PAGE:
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Nigeria Drops its Ban on Twitter and Prepares Legislation to Encourage Startup Companies

After nearly 7 months the Nigerians have dropped their ban on Twitter, and the company has agreed to register in Nigeria, appoint a designated country representative, and comply with tax obligations in Nigeria. The whole argument can be traced back to Twitter closing the President’s account over some statements he put out about the insurrection in Northern Nigeria which didn’t pass Twitter’s rules on inflammatory speech. Meanwhile, many ecommerce companies which used Twitter lost out – it has been estimated that e-merchants lost sales of around $200m due to the ban. The question now is will Twitter be able to reclaim their ecommerce customers, or have they transferred their allegiance to other social media?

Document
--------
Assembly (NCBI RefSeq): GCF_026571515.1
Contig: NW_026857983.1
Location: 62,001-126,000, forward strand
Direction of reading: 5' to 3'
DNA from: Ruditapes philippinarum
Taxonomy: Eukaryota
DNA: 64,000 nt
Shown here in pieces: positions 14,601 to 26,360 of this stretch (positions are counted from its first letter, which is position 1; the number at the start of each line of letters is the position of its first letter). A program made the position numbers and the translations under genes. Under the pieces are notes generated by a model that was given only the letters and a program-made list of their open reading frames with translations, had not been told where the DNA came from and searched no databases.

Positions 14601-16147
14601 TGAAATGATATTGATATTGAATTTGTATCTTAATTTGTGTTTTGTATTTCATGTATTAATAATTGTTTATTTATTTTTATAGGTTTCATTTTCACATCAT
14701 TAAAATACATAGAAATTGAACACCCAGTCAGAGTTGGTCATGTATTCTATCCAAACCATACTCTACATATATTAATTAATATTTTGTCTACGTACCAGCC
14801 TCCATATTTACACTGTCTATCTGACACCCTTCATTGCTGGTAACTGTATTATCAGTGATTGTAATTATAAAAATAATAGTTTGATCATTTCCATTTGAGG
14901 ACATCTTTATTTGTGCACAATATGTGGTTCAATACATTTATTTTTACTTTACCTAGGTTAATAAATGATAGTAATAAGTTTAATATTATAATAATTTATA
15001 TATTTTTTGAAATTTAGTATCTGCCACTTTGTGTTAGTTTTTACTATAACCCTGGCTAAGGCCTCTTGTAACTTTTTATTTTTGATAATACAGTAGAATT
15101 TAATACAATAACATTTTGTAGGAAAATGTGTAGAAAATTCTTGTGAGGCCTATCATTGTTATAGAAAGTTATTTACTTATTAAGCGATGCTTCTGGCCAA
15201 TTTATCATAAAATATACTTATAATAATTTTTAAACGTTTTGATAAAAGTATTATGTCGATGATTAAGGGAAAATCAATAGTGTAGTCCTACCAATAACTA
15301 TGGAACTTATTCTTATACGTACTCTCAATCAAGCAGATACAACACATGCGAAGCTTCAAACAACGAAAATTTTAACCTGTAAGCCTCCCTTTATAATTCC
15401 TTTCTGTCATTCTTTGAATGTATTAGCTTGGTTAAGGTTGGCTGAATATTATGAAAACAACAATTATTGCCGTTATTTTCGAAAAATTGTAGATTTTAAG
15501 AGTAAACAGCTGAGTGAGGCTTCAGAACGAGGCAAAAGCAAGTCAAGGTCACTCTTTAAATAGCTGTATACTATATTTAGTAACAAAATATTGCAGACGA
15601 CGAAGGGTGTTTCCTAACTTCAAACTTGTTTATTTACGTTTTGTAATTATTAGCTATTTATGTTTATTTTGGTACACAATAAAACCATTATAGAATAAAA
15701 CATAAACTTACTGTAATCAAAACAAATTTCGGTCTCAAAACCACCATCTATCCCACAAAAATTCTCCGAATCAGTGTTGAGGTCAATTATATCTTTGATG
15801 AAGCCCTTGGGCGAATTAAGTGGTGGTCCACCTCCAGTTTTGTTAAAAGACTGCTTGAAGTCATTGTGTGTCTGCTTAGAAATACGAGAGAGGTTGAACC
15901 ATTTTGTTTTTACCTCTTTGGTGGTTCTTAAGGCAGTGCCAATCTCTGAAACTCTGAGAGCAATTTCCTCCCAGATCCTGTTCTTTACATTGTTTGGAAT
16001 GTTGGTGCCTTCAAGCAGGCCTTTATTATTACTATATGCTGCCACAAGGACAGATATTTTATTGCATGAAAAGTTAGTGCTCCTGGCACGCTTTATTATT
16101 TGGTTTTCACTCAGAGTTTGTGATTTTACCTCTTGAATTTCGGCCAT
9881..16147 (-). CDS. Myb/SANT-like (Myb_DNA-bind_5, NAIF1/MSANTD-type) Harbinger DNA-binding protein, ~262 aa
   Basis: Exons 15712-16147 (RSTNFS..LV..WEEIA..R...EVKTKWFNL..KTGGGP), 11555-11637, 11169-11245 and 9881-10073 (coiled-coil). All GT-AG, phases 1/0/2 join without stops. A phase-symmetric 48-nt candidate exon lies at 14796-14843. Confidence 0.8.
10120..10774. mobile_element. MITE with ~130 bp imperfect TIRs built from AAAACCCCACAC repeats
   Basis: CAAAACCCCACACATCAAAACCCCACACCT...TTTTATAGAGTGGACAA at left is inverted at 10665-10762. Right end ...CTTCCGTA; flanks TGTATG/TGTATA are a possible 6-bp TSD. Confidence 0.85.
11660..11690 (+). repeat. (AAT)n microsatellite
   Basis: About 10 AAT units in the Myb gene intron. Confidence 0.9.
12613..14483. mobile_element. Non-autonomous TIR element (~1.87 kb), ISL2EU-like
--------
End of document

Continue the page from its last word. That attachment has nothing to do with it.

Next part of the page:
Meanwhile, as we all know, Jack Dorsey stepped down from Twitter to concentrate on Square – or is that now Block? – in December and so missed all the good news from Nigeria.

Drafting started in July 2021 on the Nigeria Startup Bill, which will be the first joint initiative between the Nigerian presidency and the Nigerian tech ecosystem. The Bill aims to harness the potential of the country’s digital economy by providing startups with regulatory clarity, improved access to capital, and an enabling environment to support their growth and scalability. In another move, the government has published guides to help SMEs prepare for the African Free Trade Area (AfCFTA).

 

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